13. Thanks for pointing me towards the Amazon/Kindle account settings option – i had looked directly in the Kindle for it, and hadn’t found the settings there. As to Kindle itself, in Germany there’s no touchscreen version on sale yet – it’s all a bit slower here when it comes to e-books.


  14. If e-books and e-readers really take off, I’m curious to see what other tech/engineering countries do with the concept. I can think of enhancements I’d like that could probably use some German engineering:-)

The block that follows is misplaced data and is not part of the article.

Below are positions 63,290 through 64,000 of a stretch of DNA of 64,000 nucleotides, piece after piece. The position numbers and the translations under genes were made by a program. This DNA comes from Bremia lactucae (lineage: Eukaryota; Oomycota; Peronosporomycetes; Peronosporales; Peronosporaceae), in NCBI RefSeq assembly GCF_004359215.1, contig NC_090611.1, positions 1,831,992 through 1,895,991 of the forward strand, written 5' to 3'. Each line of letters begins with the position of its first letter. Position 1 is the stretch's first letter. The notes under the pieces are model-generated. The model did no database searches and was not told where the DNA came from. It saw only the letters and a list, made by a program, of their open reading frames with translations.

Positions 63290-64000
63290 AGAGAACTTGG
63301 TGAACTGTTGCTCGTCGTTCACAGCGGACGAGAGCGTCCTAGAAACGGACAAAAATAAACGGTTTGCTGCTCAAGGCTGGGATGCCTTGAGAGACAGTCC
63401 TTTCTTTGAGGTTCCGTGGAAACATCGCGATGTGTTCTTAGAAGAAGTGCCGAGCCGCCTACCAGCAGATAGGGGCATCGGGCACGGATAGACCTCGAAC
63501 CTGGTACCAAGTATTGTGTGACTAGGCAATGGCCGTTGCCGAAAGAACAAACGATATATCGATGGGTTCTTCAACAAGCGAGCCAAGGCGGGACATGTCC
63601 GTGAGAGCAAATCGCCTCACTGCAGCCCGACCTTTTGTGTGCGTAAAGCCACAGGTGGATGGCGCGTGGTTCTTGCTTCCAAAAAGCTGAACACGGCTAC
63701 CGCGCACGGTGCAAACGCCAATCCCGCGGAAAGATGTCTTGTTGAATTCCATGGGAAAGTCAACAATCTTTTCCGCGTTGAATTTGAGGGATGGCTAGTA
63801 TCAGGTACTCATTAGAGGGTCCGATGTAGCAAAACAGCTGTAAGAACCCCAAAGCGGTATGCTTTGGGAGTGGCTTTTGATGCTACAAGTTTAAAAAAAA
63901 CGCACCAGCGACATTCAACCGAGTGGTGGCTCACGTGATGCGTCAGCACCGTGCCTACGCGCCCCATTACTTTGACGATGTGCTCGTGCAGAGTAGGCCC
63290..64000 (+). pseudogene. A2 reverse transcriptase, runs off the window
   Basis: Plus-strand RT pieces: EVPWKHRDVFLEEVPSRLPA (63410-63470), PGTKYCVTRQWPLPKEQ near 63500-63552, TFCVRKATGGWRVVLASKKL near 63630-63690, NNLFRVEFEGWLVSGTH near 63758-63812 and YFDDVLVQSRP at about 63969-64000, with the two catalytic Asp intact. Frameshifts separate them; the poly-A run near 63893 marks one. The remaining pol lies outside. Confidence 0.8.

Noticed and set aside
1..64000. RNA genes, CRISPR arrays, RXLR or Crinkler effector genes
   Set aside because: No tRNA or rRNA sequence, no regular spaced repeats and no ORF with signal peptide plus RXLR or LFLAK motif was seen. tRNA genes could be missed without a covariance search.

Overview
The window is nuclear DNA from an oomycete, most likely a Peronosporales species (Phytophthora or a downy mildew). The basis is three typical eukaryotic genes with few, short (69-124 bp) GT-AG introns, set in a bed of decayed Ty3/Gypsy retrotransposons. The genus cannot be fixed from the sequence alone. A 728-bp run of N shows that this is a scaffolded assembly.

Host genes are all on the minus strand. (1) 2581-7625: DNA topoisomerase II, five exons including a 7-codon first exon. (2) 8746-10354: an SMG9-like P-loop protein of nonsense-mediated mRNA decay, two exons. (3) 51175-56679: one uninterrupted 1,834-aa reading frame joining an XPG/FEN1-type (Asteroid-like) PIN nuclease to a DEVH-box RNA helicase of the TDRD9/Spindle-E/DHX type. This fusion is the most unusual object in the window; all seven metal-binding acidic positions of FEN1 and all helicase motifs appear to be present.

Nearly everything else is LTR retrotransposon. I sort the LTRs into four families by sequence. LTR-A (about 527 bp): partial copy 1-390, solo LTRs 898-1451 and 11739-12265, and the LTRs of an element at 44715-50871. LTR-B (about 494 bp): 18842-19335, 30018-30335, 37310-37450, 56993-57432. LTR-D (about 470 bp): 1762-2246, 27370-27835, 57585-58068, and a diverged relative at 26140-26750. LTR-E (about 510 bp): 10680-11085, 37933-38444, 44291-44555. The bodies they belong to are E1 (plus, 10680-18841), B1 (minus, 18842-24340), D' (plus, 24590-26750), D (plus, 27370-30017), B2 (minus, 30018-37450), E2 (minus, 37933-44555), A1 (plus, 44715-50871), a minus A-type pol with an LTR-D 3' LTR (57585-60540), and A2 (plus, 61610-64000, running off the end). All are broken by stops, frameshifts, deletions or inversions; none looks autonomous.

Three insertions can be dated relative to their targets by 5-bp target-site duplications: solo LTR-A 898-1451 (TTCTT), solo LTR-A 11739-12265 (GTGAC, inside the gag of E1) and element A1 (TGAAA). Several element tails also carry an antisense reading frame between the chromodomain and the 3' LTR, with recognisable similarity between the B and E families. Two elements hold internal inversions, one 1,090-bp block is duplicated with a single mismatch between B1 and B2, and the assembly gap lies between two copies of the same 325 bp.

15. Q: If you read chapbooks, how do you acquire them? — A: I buy them online. Exclusively. I have a Kindle account which means, as you all probably know, that my different reading devices (Kindle e-reader, iPad, 2 household Macs) are synchronized. Since I tend to do a lot of my reading in short intervals, I’m grateful for that service. Like Dorothee earlier, I’m really happy to be able to download sample chapters…but as for chapbooks, especially for 0.99 cents, I don’t exercise a lot of caution or sampling; as another reader located in Germany, I depend on ebooks because small press publications/Lulu or other print-on-demand platforms want too much money for shipping from me…it’s not rare that the shipping costs are twice the price of the book. That’s just crazy…As an e-reader who also likes to touch and turn paper, I usually own a paper and an e-version of a book I love…and when I’m really in love and it’s available (and I like the voice) I’ll also have an audio version. (Okay, I’ll stop here because I’m getting hung up on too much detail…)